The third dimension is a new big thing, and it doesn’t seem to go away any time soon. We can all thank James Cameron for that. Although 3D TVs are still very expensive and there are a limited number of games and movies that use them, Nintendo is here with a future tomorrow… today! Join the Nintendo 3DS, the first consumer electronics device with a 3D screen that requires no special glasses.

The first 3D-enabled TVs were released, and glass-free screen technology is so new that it’s even more expensive – but the smaller DS screen allows Nintendo to keep the price of the DS somewhat reasonable.

How smart? Well, $ 250 is the price for the latest gadget in the block. But the feature set is wide. The system has two screens, the top is a large wide screen with a 3D display with an adjustable slider so you can decide how intense you want the effect to be, or even turn it off. The bottom screen is a smaller touch screen, similar to what was on the DS lite.

The two cameras on the back allow you to take 3D photos, albeit at low resolutions, and one camera on the front paves the way for exciting opportunities to take pictures of the player. You can also create Miis and play many built-in games on the system that use different features, two games, one of which uses what Nintendo calls AR cards, which create the game wherever you place the cards, and the other allows you to photograph someone’s face and shoot small spheres that have their own face as spheres take away parts of the real world. The latter uses a gyroscope in the 3DS, allowing it to determine how you move the DS.

3DS also has Wi-Fi, so you can play against your friends locally or online. You can also use Wi-Fi for what Nintendo calls “Street Pass”. Once activated, Street Pass allows you to share Miis and perform additional gameplay functions, such as passively fighting other players in “Street Fighter 4 3DS” for trophies or receiving items from players in “Samurai Warriors Chronicles”.

In addition to having its own games, the 3DS is backward compatible with the original DS (not GBA games; sorry people), and you will soon be able to download games from the DSi store. I say soon because Nintendo has delivered the 3DS without a few features such as a store and a web browser. They should be added a few months after the firmware update, but their absence seems unnecessary. The 3DS comes with a 2GB SD card before downloading content and games because it can also be used to save games.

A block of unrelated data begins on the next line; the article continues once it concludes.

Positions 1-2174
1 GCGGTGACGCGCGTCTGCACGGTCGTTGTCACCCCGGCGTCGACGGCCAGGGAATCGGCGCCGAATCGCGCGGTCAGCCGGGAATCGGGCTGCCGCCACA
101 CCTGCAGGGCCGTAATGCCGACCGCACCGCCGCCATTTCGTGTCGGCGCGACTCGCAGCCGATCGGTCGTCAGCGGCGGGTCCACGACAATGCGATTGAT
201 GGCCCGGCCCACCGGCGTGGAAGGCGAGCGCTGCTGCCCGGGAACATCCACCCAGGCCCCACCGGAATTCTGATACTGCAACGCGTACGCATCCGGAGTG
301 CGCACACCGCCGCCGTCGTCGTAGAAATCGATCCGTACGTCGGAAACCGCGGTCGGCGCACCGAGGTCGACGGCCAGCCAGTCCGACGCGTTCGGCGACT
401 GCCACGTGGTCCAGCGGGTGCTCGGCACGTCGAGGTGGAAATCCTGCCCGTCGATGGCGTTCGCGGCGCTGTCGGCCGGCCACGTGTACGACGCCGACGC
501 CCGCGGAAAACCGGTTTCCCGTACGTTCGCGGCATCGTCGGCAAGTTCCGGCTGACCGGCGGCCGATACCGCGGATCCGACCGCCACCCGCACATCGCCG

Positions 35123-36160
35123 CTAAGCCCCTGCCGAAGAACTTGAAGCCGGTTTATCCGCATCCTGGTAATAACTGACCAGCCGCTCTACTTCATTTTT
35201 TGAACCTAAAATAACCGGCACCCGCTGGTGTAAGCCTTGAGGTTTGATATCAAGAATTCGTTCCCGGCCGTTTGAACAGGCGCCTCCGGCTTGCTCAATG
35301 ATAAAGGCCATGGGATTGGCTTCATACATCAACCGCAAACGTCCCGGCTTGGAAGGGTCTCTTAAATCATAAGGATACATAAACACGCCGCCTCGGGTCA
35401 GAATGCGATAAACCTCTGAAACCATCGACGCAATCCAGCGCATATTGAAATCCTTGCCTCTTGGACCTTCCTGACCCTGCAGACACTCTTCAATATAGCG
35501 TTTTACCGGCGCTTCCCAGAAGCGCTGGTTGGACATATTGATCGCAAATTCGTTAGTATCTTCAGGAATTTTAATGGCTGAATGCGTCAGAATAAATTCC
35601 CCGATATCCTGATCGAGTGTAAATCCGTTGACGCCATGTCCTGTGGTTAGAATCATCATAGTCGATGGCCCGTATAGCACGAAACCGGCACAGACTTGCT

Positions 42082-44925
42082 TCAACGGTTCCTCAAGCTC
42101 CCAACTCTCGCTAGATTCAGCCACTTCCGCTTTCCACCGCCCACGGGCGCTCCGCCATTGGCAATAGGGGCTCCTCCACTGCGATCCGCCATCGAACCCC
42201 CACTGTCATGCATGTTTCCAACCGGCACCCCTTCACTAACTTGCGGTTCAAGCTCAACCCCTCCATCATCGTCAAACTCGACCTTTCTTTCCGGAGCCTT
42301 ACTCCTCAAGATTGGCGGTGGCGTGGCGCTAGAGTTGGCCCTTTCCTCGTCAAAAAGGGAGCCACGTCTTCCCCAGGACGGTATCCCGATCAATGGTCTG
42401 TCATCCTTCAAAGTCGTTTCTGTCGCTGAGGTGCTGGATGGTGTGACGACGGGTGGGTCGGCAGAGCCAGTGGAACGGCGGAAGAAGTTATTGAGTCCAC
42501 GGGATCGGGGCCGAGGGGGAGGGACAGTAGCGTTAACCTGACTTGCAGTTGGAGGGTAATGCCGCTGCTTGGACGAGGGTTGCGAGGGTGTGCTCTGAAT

In terms of power, the games look just as good as anything you can see on the PSP, and seem to be approaching the graphics capabilities of the Wii. Expect the 3DS to have a long life, as Nintendo is unlikely to do major hardware reviews for some time (instead expect small hardware reviews over the next few years.

Moving past the equipment itself is how it “feels” and “plays”. As for control, it is little different from DSi or lite. The big changes end up being a revised button layout, adding “Home”, “Select and Launch” buttons, both on the Wii, and a new analog node that acts as a joystick. For me, the system was extremely convenient to hold and play, but players with big hands may have problems with small face buttons and shoulder buttons.

As for 3D effects, they seem to vary depending on the game. Some use it very well, others … not very. The 3D effect is impressive when playing a game that uses it well, but the downside is that the screen requires you to look at it almost dead. Viewers who may be near you will not get a 3D effect at all.